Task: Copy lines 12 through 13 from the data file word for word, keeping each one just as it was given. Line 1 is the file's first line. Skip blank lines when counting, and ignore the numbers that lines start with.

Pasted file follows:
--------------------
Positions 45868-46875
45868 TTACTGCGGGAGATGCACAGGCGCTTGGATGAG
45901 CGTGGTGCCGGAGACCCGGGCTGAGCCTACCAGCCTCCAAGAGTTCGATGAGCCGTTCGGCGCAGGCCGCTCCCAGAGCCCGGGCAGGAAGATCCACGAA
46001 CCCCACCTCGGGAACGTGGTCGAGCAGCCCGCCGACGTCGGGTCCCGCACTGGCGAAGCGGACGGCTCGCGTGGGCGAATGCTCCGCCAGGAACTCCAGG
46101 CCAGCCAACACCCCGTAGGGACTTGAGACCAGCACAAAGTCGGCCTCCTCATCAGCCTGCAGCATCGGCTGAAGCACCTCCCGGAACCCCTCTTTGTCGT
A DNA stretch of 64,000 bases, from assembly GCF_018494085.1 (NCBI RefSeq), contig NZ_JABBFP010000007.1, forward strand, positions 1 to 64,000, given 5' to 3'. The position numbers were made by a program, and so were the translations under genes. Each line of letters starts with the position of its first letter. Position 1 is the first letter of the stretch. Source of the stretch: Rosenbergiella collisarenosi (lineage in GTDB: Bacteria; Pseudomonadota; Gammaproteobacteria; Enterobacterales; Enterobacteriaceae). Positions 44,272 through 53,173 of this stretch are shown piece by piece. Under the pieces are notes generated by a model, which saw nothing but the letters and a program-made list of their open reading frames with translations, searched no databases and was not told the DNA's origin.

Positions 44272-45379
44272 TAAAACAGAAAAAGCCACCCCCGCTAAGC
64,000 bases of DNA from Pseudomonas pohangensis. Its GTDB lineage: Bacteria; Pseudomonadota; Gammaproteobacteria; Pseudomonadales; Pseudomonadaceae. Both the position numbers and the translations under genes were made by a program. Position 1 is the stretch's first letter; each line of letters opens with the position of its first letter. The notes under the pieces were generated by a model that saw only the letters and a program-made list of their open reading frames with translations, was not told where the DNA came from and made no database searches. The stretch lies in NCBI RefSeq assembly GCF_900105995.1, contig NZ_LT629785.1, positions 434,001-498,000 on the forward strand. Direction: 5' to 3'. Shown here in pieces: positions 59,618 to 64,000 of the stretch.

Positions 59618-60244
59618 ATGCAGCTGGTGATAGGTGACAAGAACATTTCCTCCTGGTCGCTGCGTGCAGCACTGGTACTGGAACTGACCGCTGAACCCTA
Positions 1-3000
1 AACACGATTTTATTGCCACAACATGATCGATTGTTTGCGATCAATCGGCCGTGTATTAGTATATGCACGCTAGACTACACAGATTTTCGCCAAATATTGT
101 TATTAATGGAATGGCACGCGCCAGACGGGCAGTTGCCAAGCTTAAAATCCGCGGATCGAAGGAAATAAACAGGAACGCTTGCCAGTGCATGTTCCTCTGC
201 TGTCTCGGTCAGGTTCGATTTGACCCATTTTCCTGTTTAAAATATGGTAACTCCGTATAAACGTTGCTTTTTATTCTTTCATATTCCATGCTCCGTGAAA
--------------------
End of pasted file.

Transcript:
Positions 1-3000
1 AACACGATTTTATTGCCACAACATGATCGATTGTTTGCGATCAATCGGCCGTGTATTAGTATATGCACGCTAGACTACACAGATTTTCGCCAAATATTGT